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In San Diego, many spouses have a retirement account. In a legal separation or divorce, it is important to understand how this is divided by law. There is no distinction in the division of retirements in a divorce or legal separation and the same formula is used. No matter what the length of the marriage in either a legal separation or divorce, there is a community property interest and the only issue is the amount each spouse is entitled to if a retirement was accrued from date of marriage to date of separation.
There are two major types of retirements in San Diego divorce or legal separation cases: defined contribution plan and defined benefit plans. Each has its own individual issues which need to be addressed. No matter which type, the San Diego Superior Court has jurisdiction to divide.
A defined contribution plan is when an employer contributes amounts for the employee. These can also be matching plans or non matching plans or the employee may contribute 100% with no contribution from the employer such as an individual retirement account, Keogh plan, profit sharing plan, annuity and/or 401K plans. The assets, generally, in these plans are pre tax so any division needs to either roll over or, if bought out converted to a true present value now. In many cases, no actuarial is needed and the portion of the non employee spouse can be rolled over into another qualified account. Be very careful not to incur tax consequences and it is prudent to discuss with your certified public accountant first since the penalties for early withdrawal can be significant.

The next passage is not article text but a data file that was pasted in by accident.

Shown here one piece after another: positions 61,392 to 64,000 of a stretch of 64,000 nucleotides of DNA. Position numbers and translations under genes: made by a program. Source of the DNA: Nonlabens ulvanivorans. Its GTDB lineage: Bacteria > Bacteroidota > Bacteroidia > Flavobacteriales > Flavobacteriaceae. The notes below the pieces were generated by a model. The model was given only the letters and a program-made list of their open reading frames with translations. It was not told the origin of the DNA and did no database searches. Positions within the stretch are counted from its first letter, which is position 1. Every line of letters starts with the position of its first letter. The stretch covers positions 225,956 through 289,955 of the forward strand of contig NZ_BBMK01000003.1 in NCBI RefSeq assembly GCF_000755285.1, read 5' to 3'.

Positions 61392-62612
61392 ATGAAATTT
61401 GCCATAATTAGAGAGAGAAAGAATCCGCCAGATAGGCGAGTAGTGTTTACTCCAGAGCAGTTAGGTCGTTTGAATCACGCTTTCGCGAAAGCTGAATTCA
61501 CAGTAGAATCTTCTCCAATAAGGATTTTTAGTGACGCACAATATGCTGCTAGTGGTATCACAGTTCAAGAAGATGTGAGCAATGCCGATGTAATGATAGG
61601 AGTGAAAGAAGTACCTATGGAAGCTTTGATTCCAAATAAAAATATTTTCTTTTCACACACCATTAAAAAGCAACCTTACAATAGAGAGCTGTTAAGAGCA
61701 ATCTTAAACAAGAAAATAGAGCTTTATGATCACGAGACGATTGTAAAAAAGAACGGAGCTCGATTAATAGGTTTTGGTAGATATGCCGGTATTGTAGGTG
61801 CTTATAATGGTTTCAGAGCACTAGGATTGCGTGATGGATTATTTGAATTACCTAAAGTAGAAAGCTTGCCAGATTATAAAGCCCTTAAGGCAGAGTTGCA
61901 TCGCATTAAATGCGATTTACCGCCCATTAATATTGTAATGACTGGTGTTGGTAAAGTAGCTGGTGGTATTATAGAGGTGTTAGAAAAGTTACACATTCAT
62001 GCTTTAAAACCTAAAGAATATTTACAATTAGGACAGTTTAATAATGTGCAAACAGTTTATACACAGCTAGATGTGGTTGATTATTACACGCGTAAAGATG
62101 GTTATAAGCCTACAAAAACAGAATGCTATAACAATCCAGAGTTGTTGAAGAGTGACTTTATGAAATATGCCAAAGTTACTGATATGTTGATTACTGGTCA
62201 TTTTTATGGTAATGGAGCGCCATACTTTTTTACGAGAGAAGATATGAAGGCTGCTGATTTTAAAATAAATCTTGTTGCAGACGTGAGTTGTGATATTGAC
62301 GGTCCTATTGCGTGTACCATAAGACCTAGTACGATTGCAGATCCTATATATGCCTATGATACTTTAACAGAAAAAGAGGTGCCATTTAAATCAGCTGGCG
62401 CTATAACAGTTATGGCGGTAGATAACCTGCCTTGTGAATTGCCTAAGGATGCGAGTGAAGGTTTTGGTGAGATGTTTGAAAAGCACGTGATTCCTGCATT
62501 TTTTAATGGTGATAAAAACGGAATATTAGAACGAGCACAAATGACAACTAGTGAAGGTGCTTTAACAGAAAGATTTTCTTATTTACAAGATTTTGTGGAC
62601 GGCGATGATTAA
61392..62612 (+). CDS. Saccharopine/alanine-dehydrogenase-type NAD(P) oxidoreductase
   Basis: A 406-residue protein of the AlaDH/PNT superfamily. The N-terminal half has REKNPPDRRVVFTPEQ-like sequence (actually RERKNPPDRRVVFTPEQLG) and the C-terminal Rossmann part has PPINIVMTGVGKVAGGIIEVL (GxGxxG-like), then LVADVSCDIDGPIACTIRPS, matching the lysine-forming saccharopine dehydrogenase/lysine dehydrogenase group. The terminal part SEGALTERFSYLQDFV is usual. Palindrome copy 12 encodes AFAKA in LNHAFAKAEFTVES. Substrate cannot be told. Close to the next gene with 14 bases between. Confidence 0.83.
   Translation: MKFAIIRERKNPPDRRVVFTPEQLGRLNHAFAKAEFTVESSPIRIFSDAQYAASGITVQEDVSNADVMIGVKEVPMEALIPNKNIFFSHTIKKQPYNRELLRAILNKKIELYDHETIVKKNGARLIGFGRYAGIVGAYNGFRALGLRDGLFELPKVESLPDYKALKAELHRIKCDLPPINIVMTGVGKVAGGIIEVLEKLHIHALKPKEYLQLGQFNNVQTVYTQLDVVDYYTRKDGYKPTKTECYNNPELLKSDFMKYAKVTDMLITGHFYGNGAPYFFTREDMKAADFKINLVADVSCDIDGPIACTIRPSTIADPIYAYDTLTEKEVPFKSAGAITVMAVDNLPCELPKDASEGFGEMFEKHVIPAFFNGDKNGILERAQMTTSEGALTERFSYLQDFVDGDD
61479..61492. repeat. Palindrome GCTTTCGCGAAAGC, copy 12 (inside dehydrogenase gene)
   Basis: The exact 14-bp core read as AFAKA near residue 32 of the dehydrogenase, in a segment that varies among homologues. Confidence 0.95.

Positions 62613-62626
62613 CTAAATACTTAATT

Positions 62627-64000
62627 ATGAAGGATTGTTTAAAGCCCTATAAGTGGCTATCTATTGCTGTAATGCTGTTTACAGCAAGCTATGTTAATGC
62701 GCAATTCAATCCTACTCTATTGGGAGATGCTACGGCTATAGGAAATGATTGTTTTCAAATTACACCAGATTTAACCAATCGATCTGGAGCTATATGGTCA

A defined benefit plan is when the amount of the benefit received by the employee is determined by a formula in the employer’s retirement plan. These factors can include the highest salary, age of retirement and years of credited service. Some government plans require employee contributions and some do not. This division may need a qualified domestic relations order in order to accomplish the division and the payments are divided when received by the employee spouse. The community property interest is often referred to as the “time line rule”. The time line rule can be used in different factual scenarios. For employee spouses who were employed prior to the date of marriage, the formula is date of marriage through date of separation over the date of employment to date of retirement. If the employee spouse employment was after the date of marriage, then the formula is date of employment through date of separation over the date of employment to the date of retirement. An example would be, if the spouses were married for 10 years and the employee spouse was employed and obtained retirement after date of marriage for ten years before date of separation, then the community property interest is 100% and each spouse would receive 50%. If the employee was employed and obtained retirement for ten years before marriage and ten years after marriage for a total of 20 years retirement credited years and ten years of marriage then the community property interest is 50% and the member spouse would receive 75% and the non member spouse would receive 25%. Again, it is important to consider any tax consequences.
If you have any questions regarding what your interest is in a retirement plan for division, please feel free to contact us for a confidential consultation.